It has often been said that the real estate, job and stock markets naturally correct themselves. Natural gas and natural gas liquid (NGL) markets may not fit in the same boat—after all it’s hard to call the construction of a pipeline or processing plant a naturally occurring phenomenon, but the principal is largely the same. However, more and more demand for cheap gas and liquids has been more or less naturally occurring.

At Hart Energy’s recent Marcellus-Utica Midstream Conference in Pittsburgh, several executives from diverse end-use industries said that they are committing to large capex projects to take advantage of the North American shale gale.
PotashCorp, the largest fertilizer company in the world, decided in 2010 to expand its U.S. ammonia capacity in response to domestically produced gas, helping to create one of the most economical markets in the world. According to Audrea Hill, the company’s senior director of raw materials and hedging, in addition to competitive prices, U.S. gas has a favorable spread, and a freight advantage that allows it to compete with the strongest global markets. Other transportation needs are being met through the current wave of pipeline construction that is ensuring supplies are routed to the correct areas.

The additional ammonia capacity will cause the largest year-on-year gas demand from the fertilizer industry in 2016. She noted that this demand is the third wave of demand, following the second wave last year from the power sector in 2015. In order to build sufficient supplies, prices must reward producers, Hill said.

Several other industrial end-users have found unique approaches to securing supplies necessary to maintain the recent economic advantages of domestic shale gas. Nucor Steel’s general manager, resource development, Brad True, said that the company acquired an interest in Encana to continue to manufacture direct reduced iron (DRI). This high-purity metallic iron feedstock is produced from natural gas by reducing and carburizing iron ore pellets. It helped the company maintain a cost advantage when its competitors began to use scrap to make steel, which drove the cost of scrap up. “DRI has consistent quality and low residual content and is more environmentally friendly,” he said.

The company is investing $750 million to build the largest DRI plant in the world, and the only one in the U.S, in Louisiana, but the success of this project was dependent on a long-term supply of cheap gas. Nucor acquired a 50% interest in each well that Encana drills in western Colorado. As of December 2013, this was approximately 270 wells. “Gas produced from these wells offsets our exposure to the uncertain future costs of gas used in our operations,” True said.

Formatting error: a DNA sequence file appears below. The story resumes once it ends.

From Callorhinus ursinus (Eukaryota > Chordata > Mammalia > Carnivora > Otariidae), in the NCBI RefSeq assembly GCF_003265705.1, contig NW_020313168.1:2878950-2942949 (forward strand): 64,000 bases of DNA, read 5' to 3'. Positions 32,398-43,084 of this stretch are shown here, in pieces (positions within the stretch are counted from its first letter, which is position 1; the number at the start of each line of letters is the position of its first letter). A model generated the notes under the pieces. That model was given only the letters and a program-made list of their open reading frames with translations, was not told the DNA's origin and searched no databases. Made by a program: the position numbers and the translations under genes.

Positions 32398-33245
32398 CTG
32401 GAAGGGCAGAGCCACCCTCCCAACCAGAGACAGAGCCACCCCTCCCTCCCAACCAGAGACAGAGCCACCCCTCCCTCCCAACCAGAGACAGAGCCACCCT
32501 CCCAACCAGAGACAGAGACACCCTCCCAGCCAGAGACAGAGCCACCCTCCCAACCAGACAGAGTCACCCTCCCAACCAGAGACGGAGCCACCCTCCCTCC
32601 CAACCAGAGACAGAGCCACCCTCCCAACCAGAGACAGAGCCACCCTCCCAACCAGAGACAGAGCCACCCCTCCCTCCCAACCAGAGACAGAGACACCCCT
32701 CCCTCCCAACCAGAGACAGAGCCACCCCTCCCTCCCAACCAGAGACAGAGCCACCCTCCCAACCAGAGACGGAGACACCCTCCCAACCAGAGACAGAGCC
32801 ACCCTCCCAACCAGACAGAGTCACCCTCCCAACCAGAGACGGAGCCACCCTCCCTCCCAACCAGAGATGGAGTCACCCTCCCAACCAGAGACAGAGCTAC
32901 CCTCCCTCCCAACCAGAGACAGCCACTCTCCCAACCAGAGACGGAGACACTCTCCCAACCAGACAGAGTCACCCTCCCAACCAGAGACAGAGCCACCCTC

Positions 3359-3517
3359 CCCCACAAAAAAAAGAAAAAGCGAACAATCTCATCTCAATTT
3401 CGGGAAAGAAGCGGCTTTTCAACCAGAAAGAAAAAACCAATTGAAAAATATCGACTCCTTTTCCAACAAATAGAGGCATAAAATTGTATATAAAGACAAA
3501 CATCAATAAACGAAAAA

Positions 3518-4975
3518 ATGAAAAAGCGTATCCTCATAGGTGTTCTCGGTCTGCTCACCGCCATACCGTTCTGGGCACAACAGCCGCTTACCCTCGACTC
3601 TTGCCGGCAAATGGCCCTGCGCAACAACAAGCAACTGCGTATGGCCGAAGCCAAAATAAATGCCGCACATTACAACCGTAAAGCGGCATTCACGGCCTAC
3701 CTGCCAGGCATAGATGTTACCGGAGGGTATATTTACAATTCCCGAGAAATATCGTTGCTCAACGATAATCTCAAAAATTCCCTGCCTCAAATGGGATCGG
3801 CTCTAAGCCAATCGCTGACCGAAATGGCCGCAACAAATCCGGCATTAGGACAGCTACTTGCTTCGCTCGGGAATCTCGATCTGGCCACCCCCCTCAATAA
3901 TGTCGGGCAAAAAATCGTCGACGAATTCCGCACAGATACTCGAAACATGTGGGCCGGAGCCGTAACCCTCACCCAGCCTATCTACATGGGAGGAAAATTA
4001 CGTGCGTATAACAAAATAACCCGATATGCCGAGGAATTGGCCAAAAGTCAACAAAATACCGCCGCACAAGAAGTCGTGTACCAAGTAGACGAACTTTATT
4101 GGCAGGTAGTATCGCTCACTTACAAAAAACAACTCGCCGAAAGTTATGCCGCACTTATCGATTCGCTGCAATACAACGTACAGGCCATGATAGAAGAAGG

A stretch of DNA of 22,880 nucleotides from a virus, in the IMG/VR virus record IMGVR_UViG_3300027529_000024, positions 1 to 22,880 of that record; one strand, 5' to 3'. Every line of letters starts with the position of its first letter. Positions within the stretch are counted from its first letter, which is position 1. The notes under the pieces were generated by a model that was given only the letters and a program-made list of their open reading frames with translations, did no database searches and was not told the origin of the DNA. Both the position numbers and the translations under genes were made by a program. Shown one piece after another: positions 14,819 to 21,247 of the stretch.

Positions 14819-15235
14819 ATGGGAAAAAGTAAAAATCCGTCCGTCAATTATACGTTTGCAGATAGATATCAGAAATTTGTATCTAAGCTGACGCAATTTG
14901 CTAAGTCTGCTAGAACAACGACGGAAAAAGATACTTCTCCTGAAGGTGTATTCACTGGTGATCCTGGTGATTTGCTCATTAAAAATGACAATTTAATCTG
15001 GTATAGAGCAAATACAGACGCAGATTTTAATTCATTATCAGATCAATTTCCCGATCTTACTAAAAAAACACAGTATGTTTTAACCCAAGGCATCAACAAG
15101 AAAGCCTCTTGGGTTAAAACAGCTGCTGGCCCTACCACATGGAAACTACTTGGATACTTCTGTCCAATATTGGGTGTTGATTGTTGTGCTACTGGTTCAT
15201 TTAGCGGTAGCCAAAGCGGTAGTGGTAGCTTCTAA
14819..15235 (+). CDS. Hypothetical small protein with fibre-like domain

U.S. shale plays continue to attract foreign investors, but one of the more intriguing of these foreign investments has come from Dyno Nobel, an industrial explosives manufacturer owned by Incitec Pivot Ltd. of Australia. The company recently announced plans to build an $850 million ammonia plant in Louisiana despite Australia supposedly being awash in its own gas supplies.

Interestingly, Australia has built several liquefied natural gas (LNG) export terminals that have been designated to so much of the country’s gas supplies that the domestic market is now suffering dramatically, according to Tim Lawrence, manager, gas, energy and utilities at Incitec Pivot.

“The anticipated LNG consolidation did not occur and Australia failed to properly monitor our supplies and it has had a largely negative impact on domestic markets,” he said. The new LNG trains will result in export demand increasing three times by 2017. This resulted in price spikes and drove producers into high cost recovery projects and reserves in order to meet demand.

As hard as it may be to believe, Australian gas prices are expected to increase by 120% from their historic price levels by 2020. While the U.S. has more reserves and cheaper prices combined with an unprecedented infrastructure network, but Lawrence said that Australia could be a cautionary tale for unchecked LNG exports.

“Unchecked LNG exports will cause domestic gas prices to spike, harming consumers, manufacturers and adversely impacting the economy,” he said, citing a recent report from Purdue University that found that the GDP will decline and result in higher electric bills for Americans based on both the high and low scenarios for LNG exports.

In addition, Dow Chemical commissioned Charles River Associates to study the impact of LNG exports and that report found unchecked exports could result in gas prices tripling in value by 2030, which could adversely impact the manufacturing sector. PIRA Energy Group had similar findings this past summer.

Lawrence noted that the U.S. energy policy has several safety measures in place to prevent these negative impacts. The country retains the right to revoke LNG export permits and it has the stated objective to ensure affordable prices by preventing Henry Hub prices from linking to international oil-linked markets.

However, he said that the U.S. Department of Energy should conduct further studies of LNG exports before approving any further export licenses to ensure that the negative impacts felt in Australia don’t take place in the U.S. or it will no longer be such an attractive base of operations for either domestic or foreign companies to operate.